Question. Consultant seeks to recover damages from Client in connection with the collapse of their business relationship, alleging breach of contract and breach of the covenant of good faith and fair dealing. Is Consultant's claim for breach of the covenant of good faith and fair dealing duplicative of his breach of contract action?
Consultant brought an action against Client for its alleged failure to pay various fees to which Consultant was entitled under their agreement. Alleging claims for breach of contract and breach of the covenant of good faith and fair dealing, Consultant seeks "recovery of money damages in connection with the breach of a binding, valid and enforceable contract, and a declaration of its future rights under the contract."
The covenant of good faith and fair dealing "embraces a pledge that neither party shall do anything which will have the effect of destroying or injuring the right of the other party to receive the fruits of the contract." The covenant is implied in every contract governed under New York law. Accordingly, a "breach of the implied duty of good faith is considered a breach of the underlying contract." For this reason, "a claim for breach of the implied covenant [of good faith and fair dealing] will be dismissed as redundant where the conduct allegedly violating the implied covenant is also the predicate for breach of covenant of an express provision of the underlying contract."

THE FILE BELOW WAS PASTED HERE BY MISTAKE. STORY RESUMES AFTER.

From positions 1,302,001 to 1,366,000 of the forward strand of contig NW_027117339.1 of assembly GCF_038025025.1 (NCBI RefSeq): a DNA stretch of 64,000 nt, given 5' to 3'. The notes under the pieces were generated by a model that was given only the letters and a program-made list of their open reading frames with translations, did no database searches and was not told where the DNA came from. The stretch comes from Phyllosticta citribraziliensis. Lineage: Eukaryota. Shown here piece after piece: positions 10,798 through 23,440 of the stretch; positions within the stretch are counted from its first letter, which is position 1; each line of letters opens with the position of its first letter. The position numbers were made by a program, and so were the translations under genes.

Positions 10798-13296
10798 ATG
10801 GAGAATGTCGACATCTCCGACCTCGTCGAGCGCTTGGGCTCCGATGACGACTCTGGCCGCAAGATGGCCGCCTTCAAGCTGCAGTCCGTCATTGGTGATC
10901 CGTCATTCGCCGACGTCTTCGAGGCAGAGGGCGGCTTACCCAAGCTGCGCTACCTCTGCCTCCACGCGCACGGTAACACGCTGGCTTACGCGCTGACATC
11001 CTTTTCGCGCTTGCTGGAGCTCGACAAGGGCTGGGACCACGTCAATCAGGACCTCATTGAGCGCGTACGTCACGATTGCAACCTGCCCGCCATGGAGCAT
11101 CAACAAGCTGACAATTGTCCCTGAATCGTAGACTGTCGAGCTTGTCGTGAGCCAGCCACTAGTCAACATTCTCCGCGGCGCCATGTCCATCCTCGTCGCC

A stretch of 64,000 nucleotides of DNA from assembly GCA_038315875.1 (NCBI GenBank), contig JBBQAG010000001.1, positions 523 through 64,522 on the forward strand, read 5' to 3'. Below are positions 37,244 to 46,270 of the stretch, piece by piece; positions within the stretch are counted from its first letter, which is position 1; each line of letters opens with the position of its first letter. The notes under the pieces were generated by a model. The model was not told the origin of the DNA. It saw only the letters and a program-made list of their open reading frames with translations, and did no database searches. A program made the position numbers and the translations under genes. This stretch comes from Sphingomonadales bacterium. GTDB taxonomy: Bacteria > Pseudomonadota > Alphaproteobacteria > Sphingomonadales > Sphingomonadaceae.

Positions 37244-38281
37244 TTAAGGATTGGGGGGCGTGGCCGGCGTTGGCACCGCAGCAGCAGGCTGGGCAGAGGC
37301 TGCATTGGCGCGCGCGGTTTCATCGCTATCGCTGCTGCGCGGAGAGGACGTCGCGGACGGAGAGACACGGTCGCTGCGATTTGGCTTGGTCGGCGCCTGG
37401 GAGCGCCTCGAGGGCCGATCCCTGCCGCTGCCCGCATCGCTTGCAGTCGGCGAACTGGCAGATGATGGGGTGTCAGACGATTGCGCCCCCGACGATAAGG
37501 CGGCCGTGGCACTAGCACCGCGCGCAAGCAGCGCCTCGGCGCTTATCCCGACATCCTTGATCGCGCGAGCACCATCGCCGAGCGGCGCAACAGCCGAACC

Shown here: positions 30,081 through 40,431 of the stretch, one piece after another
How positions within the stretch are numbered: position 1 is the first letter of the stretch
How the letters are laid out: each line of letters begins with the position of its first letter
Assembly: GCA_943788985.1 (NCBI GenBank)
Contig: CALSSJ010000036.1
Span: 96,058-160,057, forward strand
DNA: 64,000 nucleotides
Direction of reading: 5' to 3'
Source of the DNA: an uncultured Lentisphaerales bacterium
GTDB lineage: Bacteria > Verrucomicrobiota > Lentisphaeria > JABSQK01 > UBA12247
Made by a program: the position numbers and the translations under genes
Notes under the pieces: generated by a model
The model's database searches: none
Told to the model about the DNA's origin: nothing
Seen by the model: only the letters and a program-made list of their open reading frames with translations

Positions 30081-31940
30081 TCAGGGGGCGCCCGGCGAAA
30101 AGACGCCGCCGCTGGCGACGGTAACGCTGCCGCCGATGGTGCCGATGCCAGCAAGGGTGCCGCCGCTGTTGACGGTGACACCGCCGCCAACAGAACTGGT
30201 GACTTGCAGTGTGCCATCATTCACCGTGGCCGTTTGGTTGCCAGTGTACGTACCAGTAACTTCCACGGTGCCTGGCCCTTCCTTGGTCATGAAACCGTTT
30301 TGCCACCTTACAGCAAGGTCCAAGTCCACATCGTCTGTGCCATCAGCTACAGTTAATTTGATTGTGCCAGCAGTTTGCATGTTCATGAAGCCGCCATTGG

Consultant cannot sustain both claims because they are premised on the same set of facts, and "a party may maintain a claim for breach of the implied covenant only if the claim is based on allegations different from the allegations underlying the accompanying breach of contract claim." Because the success of either claim is dependent upon a finding that Client violated the terms of the contract, the claim for breach of the implied covenant is redundant.